What is ‘Good debt’? Deductible vs Non deductible debt
At RP Wealth Management, we always review our client’s debt and educate them on the difference between the net cost of deductible debt versus non- deductible debt.
Common examples of ‘non-deductible debt’ include taking out a home loan to purchase a property you intend to live in or paying personal expenses with your credit card.
Deductible debt includes interest on borrowings which can be offset against your taxable income which as a result reduces your overall taxable income eg. An investment property with a loan attached that is rented out.
The worst would be non-deductible debt and is debt that you pay down and receive nothing back in terms of tax deductions.
Of course you must be paying tax to incur any of these deductions as deductions can only be offset against income. Whilst this may seem obvious there are couples with deductible debt who hold investments in the non-working partners name which results in No tax being paid so No deductions being received.
So whilst there are many advantages of ‘good debt’ you should first factor in the costs, expected capital growth and worst case scenarios as the debt only works at tax time, however if you have an investment not performing the way you expected then the deductions don’t mean much if the investment isn’t growing.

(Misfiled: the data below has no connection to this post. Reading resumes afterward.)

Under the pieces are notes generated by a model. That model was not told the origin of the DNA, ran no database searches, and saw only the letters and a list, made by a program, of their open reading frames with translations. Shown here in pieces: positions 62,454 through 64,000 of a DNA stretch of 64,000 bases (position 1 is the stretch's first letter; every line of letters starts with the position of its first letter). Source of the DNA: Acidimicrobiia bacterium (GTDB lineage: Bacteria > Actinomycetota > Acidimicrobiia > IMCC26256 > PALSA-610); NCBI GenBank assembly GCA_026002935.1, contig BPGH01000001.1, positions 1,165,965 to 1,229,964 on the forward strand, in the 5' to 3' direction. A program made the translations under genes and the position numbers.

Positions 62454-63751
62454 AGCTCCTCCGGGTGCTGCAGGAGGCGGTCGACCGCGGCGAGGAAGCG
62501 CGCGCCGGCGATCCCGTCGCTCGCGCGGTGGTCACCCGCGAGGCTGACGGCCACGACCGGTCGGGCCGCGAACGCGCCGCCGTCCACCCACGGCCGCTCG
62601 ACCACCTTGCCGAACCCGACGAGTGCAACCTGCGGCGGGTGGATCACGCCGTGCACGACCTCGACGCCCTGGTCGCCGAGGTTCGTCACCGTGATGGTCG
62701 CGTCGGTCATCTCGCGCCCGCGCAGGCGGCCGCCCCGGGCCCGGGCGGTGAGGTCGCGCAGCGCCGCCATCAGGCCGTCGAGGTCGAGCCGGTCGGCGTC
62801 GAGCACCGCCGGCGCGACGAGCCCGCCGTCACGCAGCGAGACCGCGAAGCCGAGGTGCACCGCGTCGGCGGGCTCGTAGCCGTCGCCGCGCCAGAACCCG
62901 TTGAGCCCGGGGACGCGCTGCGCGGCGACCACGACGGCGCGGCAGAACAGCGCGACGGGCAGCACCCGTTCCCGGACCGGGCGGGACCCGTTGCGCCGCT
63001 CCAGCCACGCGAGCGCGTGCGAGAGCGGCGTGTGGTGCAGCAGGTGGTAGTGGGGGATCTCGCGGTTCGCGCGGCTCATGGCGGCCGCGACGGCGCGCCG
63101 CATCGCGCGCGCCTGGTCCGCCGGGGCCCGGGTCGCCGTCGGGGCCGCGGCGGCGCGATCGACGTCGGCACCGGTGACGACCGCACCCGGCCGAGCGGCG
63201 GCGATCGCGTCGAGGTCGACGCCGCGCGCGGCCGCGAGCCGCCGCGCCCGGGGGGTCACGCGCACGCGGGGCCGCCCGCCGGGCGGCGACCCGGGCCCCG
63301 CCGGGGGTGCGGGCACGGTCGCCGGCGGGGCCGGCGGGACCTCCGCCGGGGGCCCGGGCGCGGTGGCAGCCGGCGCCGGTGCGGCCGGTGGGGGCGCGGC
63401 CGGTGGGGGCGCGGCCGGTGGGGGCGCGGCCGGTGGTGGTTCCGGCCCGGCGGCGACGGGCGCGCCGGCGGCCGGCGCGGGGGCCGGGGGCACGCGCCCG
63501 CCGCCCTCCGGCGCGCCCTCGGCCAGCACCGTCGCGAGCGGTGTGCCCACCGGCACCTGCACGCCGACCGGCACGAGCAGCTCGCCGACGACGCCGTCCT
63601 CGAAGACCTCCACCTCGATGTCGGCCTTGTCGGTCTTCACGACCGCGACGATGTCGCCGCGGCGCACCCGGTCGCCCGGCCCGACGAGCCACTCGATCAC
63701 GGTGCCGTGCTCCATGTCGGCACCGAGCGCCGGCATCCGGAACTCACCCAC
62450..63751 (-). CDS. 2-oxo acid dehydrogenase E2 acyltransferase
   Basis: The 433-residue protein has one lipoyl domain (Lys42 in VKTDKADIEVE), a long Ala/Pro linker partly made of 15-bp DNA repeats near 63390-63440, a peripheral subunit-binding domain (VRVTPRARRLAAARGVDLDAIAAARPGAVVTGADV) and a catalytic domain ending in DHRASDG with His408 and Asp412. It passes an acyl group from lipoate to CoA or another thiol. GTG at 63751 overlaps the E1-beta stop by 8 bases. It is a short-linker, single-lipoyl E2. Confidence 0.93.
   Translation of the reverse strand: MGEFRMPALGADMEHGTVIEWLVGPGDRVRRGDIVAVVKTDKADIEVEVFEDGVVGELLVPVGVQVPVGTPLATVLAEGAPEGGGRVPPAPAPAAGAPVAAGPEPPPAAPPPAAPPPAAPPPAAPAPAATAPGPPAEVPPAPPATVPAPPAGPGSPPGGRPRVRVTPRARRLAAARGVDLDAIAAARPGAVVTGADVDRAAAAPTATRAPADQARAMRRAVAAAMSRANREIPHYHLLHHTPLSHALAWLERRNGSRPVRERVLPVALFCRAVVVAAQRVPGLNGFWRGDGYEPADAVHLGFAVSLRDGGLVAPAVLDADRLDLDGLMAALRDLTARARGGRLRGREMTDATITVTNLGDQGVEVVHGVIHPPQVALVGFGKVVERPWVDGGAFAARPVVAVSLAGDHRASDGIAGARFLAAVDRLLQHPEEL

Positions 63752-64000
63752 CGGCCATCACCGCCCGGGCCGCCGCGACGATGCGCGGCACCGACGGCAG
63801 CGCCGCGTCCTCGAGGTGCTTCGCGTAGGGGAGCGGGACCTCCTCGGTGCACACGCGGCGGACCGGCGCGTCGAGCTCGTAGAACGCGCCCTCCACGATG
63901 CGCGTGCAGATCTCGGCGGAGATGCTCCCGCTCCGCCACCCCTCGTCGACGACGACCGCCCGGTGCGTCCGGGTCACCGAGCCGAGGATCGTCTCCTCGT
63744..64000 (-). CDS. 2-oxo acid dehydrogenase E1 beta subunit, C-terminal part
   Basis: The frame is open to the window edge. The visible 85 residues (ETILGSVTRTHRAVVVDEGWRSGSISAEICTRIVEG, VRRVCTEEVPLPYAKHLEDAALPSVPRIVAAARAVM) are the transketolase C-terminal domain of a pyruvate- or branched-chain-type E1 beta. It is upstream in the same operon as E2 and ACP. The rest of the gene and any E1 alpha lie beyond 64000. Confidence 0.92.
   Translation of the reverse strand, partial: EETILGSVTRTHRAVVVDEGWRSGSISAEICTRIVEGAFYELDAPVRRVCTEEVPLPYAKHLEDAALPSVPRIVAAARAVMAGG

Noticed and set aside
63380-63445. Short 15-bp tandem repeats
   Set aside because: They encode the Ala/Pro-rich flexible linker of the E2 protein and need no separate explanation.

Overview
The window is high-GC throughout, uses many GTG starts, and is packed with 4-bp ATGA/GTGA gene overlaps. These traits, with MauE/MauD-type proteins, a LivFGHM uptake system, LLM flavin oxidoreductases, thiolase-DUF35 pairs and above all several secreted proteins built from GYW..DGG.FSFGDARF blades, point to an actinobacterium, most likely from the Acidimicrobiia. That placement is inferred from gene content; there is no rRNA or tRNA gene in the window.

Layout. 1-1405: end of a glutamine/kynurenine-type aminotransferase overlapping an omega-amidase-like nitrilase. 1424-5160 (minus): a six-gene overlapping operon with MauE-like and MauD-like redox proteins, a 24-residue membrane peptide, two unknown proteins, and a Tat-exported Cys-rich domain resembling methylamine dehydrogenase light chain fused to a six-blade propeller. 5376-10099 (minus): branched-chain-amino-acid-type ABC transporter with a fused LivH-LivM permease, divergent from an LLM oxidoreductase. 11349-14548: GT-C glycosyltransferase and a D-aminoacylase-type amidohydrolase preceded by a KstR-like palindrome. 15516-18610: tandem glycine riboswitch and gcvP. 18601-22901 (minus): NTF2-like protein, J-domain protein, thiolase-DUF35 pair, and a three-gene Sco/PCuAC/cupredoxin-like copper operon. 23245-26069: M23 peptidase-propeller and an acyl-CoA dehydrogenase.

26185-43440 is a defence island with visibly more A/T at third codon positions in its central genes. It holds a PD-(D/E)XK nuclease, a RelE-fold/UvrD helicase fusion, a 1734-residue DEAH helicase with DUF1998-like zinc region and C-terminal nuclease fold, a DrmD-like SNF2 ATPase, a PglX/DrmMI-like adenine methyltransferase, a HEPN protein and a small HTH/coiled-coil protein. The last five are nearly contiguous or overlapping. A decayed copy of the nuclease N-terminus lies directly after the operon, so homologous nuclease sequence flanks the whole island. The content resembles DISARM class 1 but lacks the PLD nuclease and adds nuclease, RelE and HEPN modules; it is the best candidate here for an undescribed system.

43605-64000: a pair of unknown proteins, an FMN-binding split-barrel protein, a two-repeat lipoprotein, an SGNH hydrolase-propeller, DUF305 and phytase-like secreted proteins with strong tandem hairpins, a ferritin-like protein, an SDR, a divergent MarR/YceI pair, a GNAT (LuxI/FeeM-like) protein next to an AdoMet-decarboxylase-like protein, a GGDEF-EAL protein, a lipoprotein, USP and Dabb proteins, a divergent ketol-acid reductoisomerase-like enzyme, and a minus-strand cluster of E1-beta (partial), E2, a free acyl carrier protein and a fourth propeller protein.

Let’s not get confused though – debt is still debt and you are usually going to be better off without it, but some debt (like deductible debt) may in fact be ‘good debt’.
When deciding which one to pay off you can go back to the factors of which one provides you with benefits and which one will only incur interest.
If you would like to see how this relates to your investments, please contact me on 0434502079 to discuss further.
Ronald Pratap RP Wealth Management
Invest l Protect l Enjoy
This information is of a general nature and has been prepared without taking account your objectives, financial situation or needs. You should consider the appropriateness of the information, having regard to your objectives, financial situation and needs.
This information is current but may be subject to change.
Taxation law is complex and this information provided is general in nature only and does not constitute tax advice. We recommend that you seek independent advice from a tax adviser or registered tax agent specific to your individual circumstances.